The subgroup analysis data was obtained from two previously conducted studies that compared the efficacy, safety, and tolerability of adapalene 0.3% gel to vehicle gel and to adapalene 0.1% gel in subjects with acne vulgaris. Study number 1, a Phase 2, dose-assessment, multicenter, randomized, investigator-blind comparison, evaluated male and female adult subjects ages 12 to 40 with moderately severe acne vulgaris.[25] Study number 2, a Phase 3, multicenter, randomized, double-blind comparison, looked at male and female patients with acne vulgaris age 12 years and older.[13] Both studies used success rate, measured by the Investigator’s Global Assessment (IGA), and percent reduction in lesion counts from baseline as their primary efficacy endpoints. Subjects were instructed to apply treatment once daily at night for 12 weeks. Study number 1 used the Leeds scale as an overall assessment of acne, and these were collapsed into the standard IGA scale of clear, almost clear, mild, moderate, and severe/very severe. Treatment success using the standard IGA scale was defined to be either a score of clear or almost clear. Safety and tolerability were assessed through local facial tolerability evaluations and evaluation of adverse events (AEs). Investigators rated erythema, scaling, dryness, and stinging/burning along with AEs at each visit.

The results presented here are combined data analyzed from the Week 12 data from both studies for women 18 years or older. In this subgroup analysis, for the IGA success rate the Cochran-Mantel-Haenszel (CMH) test was used to assess differences between treatment groups. In addition, an analysis of covariance model was used with the number of baseline lesions and the treatment as the only two independent variables to determine treatment differences.

Patient demographics. The study subpopulation consisted of 117 female subjects (n=74 for adapalene gel 0.3%, n=43 for vehicle gel). The subject composition for this subgroup analysis was primarily Caucasian (70% for adapalene gel 0.3%, 72% for vehicle gel) with representation from Black, Hispanic, and Asian subjects as well (Table 1). The median range of subjects was 27 for adapalene gel 0.3% and 23 for vehicle and ranged between 18 and 41 years and 18 and 37 years, respectively (Table 1).
Efficacy. There was a statistically significant difference favoring adapalene gel 0.3% for the mean percent reduction in total lesion count at Week 12 (P=0.045) compared to vehicle. The median results also favored adapalene gel 0.3% for noninflammatory, inflammatory, and total lesion counts compared to vehicle (Figure 1). The decrease in total lesion counts seen in this post hoc analysis was similar to the decreases seen from the pivotal Phase 3 study that included male and female subjects. Figure 2 depicts the results seen at baseline and Week 12 in one subject treated with adapalene gel 0.3%. The IGA scale showed a greater percent of female subjects with a rating of clear or almost clear after 12 weeks of treatment with adapalene gel 0.3% (data not shown).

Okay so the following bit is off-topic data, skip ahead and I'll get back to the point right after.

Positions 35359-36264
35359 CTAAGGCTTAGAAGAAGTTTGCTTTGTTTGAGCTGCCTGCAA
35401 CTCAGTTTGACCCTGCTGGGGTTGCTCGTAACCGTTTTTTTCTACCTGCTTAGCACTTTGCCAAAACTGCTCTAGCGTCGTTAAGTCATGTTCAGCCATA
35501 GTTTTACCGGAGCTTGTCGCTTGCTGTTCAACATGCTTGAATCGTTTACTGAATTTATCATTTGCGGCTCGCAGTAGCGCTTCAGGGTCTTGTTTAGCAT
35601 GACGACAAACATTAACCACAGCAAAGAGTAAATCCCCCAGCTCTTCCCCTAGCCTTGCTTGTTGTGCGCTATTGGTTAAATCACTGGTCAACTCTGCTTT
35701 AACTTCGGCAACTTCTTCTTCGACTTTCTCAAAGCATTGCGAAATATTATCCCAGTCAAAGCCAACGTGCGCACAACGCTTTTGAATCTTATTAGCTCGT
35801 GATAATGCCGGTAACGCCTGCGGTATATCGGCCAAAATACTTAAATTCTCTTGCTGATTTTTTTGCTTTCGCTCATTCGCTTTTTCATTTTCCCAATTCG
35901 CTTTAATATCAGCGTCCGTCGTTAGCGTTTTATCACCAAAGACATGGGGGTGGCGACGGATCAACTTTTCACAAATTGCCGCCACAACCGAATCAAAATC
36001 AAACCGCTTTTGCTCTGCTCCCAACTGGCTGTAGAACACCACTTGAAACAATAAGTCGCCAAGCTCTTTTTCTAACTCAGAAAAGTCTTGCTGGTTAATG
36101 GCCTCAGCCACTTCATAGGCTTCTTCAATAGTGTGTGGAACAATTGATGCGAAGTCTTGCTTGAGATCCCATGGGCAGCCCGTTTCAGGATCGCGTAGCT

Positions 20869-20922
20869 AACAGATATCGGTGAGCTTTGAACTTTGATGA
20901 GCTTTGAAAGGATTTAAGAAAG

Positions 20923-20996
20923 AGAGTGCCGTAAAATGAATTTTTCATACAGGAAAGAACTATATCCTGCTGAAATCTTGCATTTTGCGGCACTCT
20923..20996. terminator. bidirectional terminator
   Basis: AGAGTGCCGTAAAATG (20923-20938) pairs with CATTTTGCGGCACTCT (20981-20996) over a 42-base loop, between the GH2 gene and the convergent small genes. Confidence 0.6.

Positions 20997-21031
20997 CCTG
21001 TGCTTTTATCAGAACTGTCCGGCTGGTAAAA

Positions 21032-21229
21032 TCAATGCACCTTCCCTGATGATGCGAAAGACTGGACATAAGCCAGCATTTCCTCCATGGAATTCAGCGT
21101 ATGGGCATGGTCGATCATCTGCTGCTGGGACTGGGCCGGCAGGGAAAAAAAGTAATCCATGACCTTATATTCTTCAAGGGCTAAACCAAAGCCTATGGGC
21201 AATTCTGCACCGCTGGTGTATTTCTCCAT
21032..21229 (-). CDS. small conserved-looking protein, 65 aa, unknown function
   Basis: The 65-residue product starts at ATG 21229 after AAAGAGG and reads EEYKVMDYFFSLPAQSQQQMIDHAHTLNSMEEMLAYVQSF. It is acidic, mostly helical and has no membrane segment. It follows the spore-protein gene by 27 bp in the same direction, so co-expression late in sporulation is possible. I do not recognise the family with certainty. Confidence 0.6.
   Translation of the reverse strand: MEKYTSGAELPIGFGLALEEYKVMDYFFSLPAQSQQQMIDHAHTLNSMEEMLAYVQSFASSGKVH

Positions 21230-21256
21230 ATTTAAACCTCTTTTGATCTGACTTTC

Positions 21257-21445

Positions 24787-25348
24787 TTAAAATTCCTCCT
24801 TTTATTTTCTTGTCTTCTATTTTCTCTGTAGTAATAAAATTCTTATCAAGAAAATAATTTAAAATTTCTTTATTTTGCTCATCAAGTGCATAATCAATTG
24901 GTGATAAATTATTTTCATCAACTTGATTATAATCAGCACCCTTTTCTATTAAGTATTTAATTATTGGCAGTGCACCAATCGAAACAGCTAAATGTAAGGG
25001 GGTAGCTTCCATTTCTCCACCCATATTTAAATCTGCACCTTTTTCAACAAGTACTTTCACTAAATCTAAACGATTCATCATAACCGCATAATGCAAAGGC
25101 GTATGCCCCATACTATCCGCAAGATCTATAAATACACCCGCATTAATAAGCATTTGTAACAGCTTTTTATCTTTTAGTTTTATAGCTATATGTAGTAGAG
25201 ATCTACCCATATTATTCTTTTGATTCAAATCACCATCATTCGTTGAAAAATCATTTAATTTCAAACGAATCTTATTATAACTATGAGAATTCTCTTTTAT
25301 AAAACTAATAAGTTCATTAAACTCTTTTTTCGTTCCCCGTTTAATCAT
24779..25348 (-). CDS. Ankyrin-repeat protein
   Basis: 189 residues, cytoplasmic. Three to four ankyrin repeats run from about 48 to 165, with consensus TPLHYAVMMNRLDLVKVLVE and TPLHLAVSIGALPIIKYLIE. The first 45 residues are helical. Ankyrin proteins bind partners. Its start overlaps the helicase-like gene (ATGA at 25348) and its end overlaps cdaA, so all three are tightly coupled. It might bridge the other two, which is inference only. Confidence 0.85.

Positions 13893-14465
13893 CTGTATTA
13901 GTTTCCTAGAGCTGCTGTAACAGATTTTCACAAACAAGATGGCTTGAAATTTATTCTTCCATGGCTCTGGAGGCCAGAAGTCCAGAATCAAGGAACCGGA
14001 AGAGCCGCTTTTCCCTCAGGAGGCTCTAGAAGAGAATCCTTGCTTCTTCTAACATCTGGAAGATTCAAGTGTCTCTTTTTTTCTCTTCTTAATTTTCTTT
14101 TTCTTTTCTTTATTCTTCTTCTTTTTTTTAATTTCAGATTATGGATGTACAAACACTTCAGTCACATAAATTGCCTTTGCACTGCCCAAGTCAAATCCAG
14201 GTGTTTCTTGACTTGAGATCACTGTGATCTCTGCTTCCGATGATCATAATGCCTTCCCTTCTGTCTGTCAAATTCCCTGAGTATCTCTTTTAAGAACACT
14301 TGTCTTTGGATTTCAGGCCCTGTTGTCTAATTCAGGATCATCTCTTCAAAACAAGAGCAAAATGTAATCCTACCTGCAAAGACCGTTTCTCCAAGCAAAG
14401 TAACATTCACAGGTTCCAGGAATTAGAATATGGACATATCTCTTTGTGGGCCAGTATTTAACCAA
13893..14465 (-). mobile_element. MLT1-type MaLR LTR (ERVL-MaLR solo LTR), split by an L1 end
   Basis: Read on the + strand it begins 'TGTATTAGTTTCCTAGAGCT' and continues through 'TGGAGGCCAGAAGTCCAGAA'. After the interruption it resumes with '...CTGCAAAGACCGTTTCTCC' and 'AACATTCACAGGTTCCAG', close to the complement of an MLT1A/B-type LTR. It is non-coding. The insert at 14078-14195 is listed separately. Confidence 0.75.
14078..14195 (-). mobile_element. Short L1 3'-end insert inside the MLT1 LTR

Tolerability/safety. The local tolerability symptoms reported for adapalene gel 0.3% in the Phase 3 study were similar to those observed with adapalene gel 0.1% (Figure 3). There were no statistically significant differences between adapalene 0.1% gel and adapalene 0.3% gel for AEs. In the adapalene gel 0.3% group, the most common treatment-related AEs (occurring in more than 5% of the subjects) were skin discomfort and dry skin; the same was reported for adapalene 0.1%. There were no reported serious AEs in either group.

Adapalene gel, 0.3% was shown in this post hoc analysis to be an effective treatment option for adult female subjects with acne vulgaris compared to vehicle. Dermatologists have reported an increasing number of female patients seeking acne therapy that require effective and tolerable treatment options.[7] Acne in adult women has shown a propensity to be antibiotic resistant and generally difficult to treat.[10–13] Additionally, research shows that more than half of female patients with acne are over the age of 20 years, a subpopulation that has not been extensively studied and requires an effective treatment option.[11,12,26,27] Inflammatory lesions are a common symptom of the two clinical forms described for adult female acne.[27,28] Adapalene gel 0.3% was effective in reducing acne lesions in this subset analysis including the inflammatory lesions. Women are often more concerned than other subjects about tolerability treatment results. Therefore, it is of particular note that the tolerability profiles for adapalene gel 0.3% were similar to that of adapalene gel 0.1% and both were safe and well tolerated from the subjects’ perspective.

This was a post hoc analysis combining studies not specifically designed to evaluate women subjects. These limitations lend themselves to areas for further research. The conduct of trials with identified specific populations (i.e., adult women) would serve to confirm and expand the findings presented here for adapalene gel 0.3% in treating acne vulgaris.

In summary, based on this post hoc analysis, adapalene gel 0.3% was effective, safe, and well tolerated for treating acne vulgaris in adult women, which, to date, has been understudied, but contributes to a significant proportion of subjects with acne.

The authors would like to thank Adrienne Badeaux, PhD, of Galderma, L.P., for writing assistance.